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Scientific Studies Showing Serious Adverse Effects from GET?

Discussion in 'Latest ME/CFS Research' started by joshualevy, Jan 24, 2015.

  1. joshualevy

    joshualevy Senior Member

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    Can someone post a list of randomized scientific studies showing serious adverse effects from GET, as compared to a control group? By "scientific study", I mean something peer reviewed and published in the scientific literature. By "randomized" I mean a study where one group got GET and other group(s) got other treatments or even no specific treatment, and then numbers of SAEs were compared for the different groups.

    If there is nothing for serious adverse effects, but something for adverse effects, then I'd be interested in the studies showing adverse effects.

    I'm not interested in marketing style surveys, unless they were done on comparative groups that got GET and didn't get it. I'm also not interested in letters to the editor, or other reports which are not published (in the scientific sense) or not peer reviewed.

    I thought there would be a list somewhere, but I haven't found it.

    Joshua Levy
     
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  2. A.B.

    A.B. Senior Member

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    Health-related quality of life in patients with chronic fatigue syndrome: group cognitive behavioural therapy and graded exercise versus usual treatment. A randomised controlled trial with 1 year of follow-up.

    http://www.ncbi.nlm.nih.gov/pubmed/21234629

    Patients in the CBT and GET group had lower physical functioning and higher pain scores at the end.

    As for proper adverse events, I doubt this exists. If I'm not mistaken the above is the only study which reported negative effects for CBT and GET. Why are you interested anyway?
     
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  3. Bob

    Bob

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  4. Esther12

    Esther12 Senior Member

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    PACE is really the only RCT on GET reporting adverse outcomes, and GET didn't do significantly worse than SMC there.

    Maybe they were worse on one harms measure, but the therapists had judged these harms were not related to GET? Sorry - I can't remember the details on this, but remember thinking it didn't look that important either way.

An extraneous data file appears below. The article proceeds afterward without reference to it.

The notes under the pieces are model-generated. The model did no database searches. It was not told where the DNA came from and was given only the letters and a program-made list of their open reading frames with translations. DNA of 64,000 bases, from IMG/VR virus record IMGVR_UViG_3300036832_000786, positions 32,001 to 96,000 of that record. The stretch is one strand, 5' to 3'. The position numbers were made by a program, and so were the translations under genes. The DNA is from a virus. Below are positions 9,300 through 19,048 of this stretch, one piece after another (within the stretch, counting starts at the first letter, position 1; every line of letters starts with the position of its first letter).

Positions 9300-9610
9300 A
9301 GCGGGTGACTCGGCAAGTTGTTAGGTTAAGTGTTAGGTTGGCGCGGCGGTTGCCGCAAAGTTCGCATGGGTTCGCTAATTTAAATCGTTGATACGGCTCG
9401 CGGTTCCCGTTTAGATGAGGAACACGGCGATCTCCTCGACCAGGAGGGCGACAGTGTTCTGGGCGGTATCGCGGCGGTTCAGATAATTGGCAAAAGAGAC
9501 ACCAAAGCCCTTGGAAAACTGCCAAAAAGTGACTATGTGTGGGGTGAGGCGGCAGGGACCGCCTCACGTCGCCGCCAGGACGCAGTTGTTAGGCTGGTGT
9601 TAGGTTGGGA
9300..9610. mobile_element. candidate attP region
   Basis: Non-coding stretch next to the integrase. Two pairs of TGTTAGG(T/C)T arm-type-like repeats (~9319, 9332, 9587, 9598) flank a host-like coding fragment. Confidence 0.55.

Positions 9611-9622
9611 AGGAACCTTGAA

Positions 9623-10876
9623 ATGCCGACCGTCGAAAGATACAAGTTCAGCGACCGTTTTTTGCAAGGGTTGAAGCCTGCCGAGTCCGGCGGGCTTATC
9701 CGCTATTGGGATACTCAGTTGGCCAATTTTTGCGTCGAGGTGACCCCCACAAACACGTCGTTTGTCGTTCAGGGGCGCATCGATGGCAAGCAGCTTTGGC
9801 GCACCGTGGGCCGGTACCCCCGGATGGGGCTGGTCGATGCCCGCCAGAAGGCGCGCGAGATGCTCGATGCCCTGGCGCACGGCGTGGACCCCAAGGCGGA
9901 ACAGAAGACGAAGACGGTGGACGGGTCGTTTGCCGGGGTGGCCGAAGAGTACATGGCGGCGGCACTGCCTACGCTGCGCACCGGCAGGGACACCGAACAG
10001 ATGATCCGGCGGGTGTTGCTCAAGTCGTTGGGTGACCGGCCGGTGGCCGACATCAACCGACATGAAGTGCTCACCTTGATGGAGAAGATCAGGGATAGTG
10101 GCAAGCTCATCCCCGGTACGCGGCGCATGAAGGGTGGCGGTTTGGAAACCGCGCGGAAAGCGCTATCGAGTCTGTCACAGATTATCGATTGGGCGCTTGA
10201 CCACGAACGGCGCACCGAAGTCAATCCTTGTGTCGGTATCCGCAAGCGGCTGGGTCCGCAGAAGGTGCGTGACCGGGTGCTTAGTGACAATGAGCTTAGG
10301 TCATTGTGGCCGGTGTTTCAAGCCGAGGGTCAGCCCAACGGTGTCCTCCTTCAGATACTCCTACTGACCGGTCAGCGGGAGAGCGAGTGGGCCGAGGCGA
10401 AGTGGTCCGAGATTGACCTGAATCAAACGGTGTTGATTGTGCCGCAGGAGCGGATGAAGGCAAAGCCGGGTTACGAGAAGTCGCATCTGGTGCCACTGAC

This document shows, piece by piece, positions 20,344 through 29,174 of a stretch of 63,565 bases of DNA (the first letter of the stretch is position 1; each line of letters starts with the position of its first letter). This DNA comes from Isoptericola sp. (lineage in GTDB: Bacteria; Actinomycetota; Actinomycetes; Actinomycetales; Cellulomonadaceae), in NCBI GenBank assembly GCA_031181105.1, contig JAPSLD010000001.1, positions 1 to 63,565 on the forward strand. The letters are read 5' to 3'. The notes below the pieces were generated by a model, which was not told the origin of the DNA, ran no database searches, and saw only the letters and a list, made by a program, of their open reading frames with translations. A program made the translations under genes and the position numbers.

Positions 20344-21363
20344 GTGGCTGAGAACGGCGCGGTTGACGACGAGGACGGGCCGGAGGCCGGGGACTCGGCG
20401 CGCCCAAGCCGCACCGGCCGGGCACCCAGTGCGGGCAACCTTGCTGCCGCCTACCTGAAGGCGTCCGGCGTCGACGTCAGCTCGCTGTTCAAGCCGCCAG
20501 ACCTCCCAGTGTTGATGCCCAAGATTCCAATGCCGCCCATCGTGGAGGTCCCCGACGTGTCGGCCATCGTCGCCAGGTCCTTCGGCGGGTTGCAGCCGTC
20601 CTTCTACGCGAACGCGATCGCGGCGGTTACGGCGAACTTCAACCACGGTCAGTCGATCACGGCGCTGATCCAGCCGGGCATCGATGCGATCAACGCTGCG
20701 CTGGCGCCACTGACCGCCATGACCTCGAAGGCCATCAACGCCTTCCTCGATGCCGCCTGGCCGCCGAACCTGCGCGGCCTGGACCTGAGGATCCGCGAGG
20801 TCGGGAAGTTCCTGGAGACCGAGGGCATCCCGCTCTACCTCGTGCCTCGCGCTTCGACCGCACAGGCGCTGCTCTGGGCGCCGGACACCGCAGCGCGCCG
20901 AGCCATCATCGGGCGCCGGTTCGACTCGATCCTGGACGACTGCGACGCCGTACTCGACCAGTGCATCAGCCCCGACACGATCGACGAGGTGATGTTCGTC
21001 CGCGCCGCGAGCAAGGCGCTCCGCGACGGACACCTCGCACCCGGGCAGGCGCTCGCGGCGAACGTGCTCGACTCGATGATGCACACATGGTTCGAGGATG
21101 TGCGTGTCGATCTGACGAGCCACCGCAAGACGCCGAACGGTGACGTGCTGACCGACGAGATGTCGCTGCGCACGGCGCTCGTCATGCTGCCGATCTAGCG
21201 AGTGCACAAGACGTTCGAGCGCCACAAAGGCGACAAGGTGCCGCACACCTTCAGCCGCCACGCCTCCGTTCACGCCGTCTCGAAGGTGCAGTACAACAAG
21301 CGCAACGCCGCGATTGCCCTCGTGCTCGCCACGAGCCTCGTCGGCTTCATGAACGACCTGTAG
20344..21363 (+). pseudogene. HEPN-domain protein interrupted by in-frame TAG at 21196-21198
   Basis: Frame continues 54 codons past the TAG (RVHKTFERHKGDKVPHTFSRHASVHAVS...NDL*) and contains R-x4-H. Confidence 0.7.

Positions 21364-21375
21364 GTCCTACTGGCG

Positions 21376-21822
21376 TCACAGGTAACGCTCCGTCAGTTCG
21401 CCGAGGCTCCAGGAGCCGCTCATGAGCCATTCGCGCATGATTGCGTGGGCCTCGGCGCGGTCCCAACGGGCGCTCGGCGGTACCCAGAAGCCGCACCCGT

Generally, reporting on harms has been poor for GET, and with PACE, we don't have evidence that patients were really increasing exercise levels (fitness did not improve), so there's more of a danger that the results from PACE will be used to promote a more active form of GET than that tested, and this will cause more harms in the 'real' non-RCT world.
     
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  5. joshualevy

    joshualevy Senior Member

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    A.B: Your study is very close to what I want (and reporting lower physical functioning and higher pain scores rather than SAEs or AEs is fine with me: it means the same thing). It's not perfect only because the study group got GET and CBT and drugs (compared to the other group which got none of that). So there's no way to compare just GET or just CBT. But it's close.

    Bob: that paper is not useful to me for several reasons: not peer reviewed, not published in the scientific literature, and based on survey data. I am looking through it to see if any of it's footnotes will help me. But footnotes 76-85 are all survey data, so it's not looking to good.

    Ester12: I agree that PACE did not find any SAEs (or AEs) when comparing GET to SMC, which is why I'm asking for other studies.

    Joshua Levy
     
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  6. Esther12

    Esther12 Senior Member

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    That journal did require peer review, but I think it has since closed.
     
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  7. biophile

    biophile Places I'd rather be.

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    Actually: "There were more serious adverse events in the GET group than there were in the SMC group (p=0·0433)."

    http://www.ncbi.nlm.nih.gov/pmc/articles/PMC3065633

    An effect size for this statistically significant difference is not given, but when looking at Table 4, it appears that SAEs were roughly 2.4 times more common for +GET than for SMC-alone, although confidence intervals seem somewhat high for SAEs per 100 person-years. They may not have been particularly common, but they occurred nevertheless.

    But were these events related to GET or just a (statistically significant) coincidence? Serious adverse reactions (SARs) are SAEs which were later judged to be related to therapy. Coincidently, as Esther12 said, once "independent assessors" were unblinded to participant allocation in order to judge whether SAEs were the result of therapy or not, this significant difference between +GET and SMC-alone disappeared. Should patients risk their health based on this?

    PACE have given their definition for serious adverse events:

    "(a) Death; b) Life-threatening event; c) Hospitalisation (hospitalisation for elective treatment of a pre-existing condition is not included), d) Increased severe and persistent disability, defined as a significant deterioration in the participant’s ability to carry out their important activities of daily living of at least four weeks continuous duration; e) Any other important medical condition which may require medical or surgical intervention to prevent one of the other categories listed; f) Any episode of deliberate self-harm."

    PACE have given their definition for serious deterioration: